Partial credit scheme for the final
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Ultimately, all partial credit is somewhat arbitrary. It was pretty straightforward for most
of the questions. For multiple choice, I generally took a point off for each choice missed.
For the straight true/false questions, if you gave the completely wrong answer and a tiny bit
of justification (or none at all) then you generally got 0 points. The rest of the credit was
given based on the particularities of the question (whether or not the argument was valid,
etc.)
Here are two problems where the grading scheme was particularly hairy:
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For the heap problem:
If the subset of {A,B,C} you gave was disjoint from the correct set, then you got 0.
If the subset of {A,B,C} you gave had a member in common with the correct set, you got 1.
If you gave the correct subset of {A,B,C}, you got 2.
Notice this made those answers where "none" was the correct answer all-or-nothing (0 or 2
points). This made sense because those two seemed easier than the others. Ideally the
question should have been 3 points each, and we would give a point for each one that you
correctly identified (if you correctly identified that A is or is not an answer, etc.)
Alas, it was not so. I suppose I could have given fractional points out of 2 instead of 3,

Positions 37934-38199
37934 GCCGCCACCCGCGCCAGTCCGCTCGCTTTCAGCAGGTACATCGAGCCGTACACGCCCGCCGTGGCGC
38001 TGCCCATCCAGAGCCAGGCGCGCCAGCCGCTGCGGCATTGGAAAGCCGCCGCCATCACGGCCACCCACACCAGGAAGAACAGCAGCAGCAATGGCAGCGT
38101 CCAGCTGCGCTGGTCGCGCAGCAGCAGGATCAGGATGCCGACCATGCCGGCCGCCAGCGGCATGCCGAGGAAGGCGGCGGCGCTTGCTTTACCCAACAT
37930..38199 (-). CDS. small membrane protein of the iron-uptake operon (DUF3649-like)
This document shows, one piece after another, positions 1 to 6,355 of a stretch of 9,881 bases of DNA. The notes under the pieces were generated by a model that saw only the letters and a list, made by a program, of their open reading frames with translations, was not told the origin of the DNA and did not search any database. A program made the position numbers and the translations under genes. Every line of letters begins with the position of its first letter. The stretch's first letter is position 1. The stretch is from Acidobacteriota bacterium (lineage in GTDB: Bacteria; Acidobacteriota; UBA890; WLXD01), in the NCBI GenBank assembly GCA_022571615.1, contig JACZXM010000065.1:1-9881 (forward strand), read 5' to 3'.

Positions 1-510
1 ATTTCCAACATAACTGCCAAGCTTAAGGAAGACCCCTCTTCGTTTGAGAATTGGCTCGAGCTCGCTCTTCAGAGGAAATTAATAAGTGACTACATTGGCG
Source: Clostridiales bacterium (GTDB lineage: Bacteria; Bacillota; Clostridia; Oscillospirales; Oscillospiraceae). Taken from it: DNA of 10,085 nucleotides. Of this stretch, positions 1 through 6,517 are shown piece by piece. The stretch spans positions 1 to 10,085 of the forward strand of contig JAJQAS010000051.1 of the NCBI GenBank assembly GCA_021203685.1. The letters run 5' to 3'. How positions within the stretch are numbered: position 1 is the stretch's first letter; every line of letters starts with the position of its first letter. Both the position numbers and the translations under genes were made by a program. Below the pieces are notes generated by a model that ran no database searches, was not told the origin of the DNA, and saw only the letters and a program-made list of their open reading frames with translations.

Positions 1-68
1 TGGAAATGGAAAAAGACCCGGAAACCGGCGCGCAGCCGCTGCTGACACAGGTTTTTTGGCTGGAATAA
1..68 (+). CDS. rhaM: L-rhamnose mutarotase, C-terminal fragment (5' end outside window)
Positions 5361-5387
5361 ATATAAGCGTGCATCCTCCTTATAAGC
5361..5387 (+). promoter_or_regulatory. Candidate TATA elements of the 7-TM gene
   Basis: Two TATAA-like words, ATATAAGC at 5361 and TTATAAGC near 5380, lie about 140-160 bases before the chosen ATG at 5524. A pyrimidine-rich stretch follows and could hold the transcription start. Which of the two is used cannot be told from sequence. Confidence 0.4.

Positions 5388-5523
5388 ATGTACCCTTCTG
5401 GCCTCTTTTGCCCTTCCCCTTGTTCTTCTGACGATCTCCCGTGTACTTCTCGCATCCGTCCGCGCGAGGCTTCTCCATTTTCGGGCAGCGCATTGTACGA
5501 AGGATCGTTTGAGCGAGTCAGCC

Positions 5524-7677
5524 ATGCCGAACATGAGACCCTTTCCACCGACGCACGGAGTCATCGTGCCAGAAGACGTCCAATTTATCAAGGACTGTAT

e.g. 2/3, 4/3, and 2. If you really think it will help your score, I'll do it, but the
toll for my undertaking such pain will be 1 point. (Just kidding-- I won't do it.)
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The TG problem was bad, because the solution given out was wrong. As far as we know, no
slight modification of the algorithm will work. So despite the fact that this was a
multiple-choice test, because it is also an algorithms test, I gave more points when
people showed their work. I basically ignored the difference between the polytime and
linear time questions, except when it was especially unclear to me what you were thinking.
Roughly, this is how I graded the TG problem. There were grades between these as well, like
4 and 7.
0 if you left it blank, or: you said it was NP-hard and put no marks on the other answers
1 if you wrote a lot of x's and o's but their correlation to the problem was minimal
3 typically when people identified it is NP-hard but stated that the algorithm was correct
and could be modified to run in linear time but gave no explanation
5 if you said it was NP-hard, claimed the algorithm could be modified but proposed an
well-thought but incorrect modification or one that was somewhat not understandable.
6 typically when people identified it was NP-hard, stated that the algorithm could not be
modified easily, but did not justify why in a clear way
9 if you identified that it isn't NP-hard, found a killer counter-example to the stated
algorithm, but did not propose a modification to the algorithm, or a correct modification
10 if you identified that it isn't NP-hard, found a proper counter-example, and gave a
correct algorithm
I also took off a point for deliberately ambiguous answers, like circles within X's, etc.